This recipe comes from the very first Thankgiving I ever cooked as a “grown-up” just after Bella was born thirteen years ago. It was in the little cabin her dad still lives in. I was there with Bella’s dad and Bella – my brother came, and my sister came with her boyfriend at the time. This is that boyfriend’s mother’s recipe and it was a real lifesaver, because none of us had ever cooked a turkey before. Thanks Terrence Stukey. The recipe is actually called “Recipe for Thanksgiving Turkey” but I’m going to share just the stuffing bit here with my own embellishments.
I remember we set the alarm for 3 am – and we all got up together to take care of this enormous turkey. It was a big group effort – like a slumber party with kids just becoming adults. It’s funny how I didn’t think of my boyfriend as “family” until I’d had a kid with him. Or that I didn’t consider myself a “grown-up” in many ways, until Bella came along…and I had to be the one making the Thanksgiving meal (and just about every meal since).

In a deep pot mix the following:

1 bag of Pepperidge Farm bread & herbs crumbs

6 cups of cut-up-in-little-squares-of-any-kind-of-white-bread (old bread if possible), otherwise any white bread will do. [I usually buy a second bag of seasoned bread cubes.] Cook two packages of sausage in a pan and chop them while cooking. When they are well-cooked, add them to the bread at the same time that you are mixing it, including the drippings.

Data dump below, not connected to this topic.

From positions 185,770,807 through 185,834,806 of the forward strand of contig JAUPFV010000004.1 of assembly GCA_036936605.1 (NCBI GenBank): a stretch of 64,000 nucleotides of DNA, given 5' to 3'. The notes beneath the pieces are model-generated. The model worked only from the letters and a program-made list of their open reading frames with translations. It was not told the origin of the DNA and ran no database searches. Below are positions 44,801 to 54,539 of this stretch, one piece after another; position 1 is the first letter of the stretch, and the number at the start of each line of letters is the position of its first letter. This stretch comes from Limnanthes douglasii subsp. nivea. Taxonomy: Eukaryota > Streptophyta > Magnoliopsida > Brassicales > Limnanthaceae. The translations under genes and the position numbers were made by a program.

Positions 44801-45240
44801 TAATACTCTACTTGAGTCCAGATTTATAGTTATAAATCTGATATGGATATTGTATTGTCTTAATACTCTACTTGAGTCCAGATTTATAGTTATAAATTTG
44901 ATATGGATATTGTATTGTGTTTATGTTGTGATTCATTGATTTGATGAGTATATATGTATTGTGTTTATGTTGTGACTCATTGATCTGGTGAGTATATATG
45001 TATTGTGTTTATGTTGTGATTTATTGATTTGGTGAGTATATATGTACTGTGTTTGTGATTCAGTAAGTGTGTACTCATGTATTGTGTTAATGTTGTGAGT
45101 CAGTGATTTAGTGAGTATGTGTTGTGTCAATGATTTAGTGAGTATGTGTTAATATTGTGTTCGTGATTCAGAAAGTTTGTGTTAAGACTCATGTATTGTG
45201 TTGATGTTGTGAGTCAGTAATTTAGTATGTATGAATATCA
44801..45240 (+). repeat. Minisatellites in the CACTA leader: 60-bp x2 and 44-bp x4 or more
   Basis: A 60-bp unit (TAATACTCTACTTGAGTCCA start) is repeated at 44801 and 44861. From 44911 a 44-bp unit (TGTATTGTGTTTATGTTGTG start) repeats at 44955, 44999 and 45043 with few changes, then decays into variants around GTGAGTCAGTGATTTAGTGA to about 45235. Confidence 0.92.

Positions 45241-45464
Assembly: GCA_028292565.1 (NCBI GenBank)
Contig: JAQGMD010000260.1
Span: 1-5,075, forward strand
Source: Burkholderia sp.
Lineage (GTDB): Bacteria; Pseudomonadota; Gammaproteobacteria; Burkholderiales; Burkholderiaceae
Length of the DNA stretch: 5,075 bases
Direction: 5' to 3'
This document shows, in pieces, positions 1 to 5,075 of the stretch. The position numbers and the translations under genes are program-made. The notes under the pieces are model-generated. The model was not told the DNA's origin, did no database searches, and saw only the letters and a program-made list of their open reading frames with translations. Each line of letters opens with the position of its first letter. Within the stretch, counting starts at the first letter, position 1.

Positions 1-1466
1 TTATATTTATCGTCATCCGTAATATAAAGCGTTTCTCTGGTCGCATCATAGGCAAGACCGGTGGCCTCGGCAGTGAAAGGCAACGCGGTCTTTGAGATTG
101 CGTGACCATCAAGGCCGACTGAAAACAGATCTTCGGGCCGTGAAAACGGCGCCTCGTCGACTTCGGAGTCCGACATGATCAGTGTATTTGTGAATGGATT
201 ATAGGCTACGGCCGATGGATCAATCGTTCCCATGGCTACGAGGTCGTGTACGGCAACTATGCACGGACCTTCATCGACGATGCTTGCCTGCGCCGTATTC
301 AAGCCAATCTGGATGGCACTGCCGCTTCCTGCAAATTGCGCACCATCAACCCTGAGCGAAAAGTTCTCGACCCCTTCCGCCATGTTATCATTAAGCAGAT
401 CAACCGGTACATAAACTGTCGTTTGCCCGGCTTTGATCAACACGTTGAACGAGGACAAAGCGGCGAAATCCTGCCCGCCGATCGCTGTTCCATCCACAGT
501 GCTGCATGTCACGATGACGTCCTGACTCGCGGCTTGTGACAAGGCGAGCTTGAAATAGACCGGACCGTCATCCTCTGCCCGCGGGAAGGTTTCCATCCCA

Chop two green peppers, small or medium size, two medium size onions, five or six stalks of celery. Fry (glaze) them in a stick of butter and when this is ready, add to the pan.

[I leave out the green peppers and add two jars of fresh oysters.]

[Add two large handfuls or more of freshly roasted, shelled, and roughly chopped chestnuts.]

Add two tablespoons of poultry seasoning [never done this].

Salt and fresh cracked pepper to taste.

Cook one package of chicken bouillion in 2/3 cup water and pour it into the pot. Add a cup of wine of your choice, red or white, but it has to be dry.

Beat at least four eggs, first the whites, and then the rest and mix it with the bread. The purpose of this is to bind the mixture together.

[I have always cooked my stuffing in a separate dish – and generally just shove an onion and some carrots into the turkey’s cavity.]

Cook in a covered dish for 45 minutes at 350.

I like to believe that Mrs. Stukey typed these instructions just for Terrence’s first Thanksgiving away from her. I still have the original page!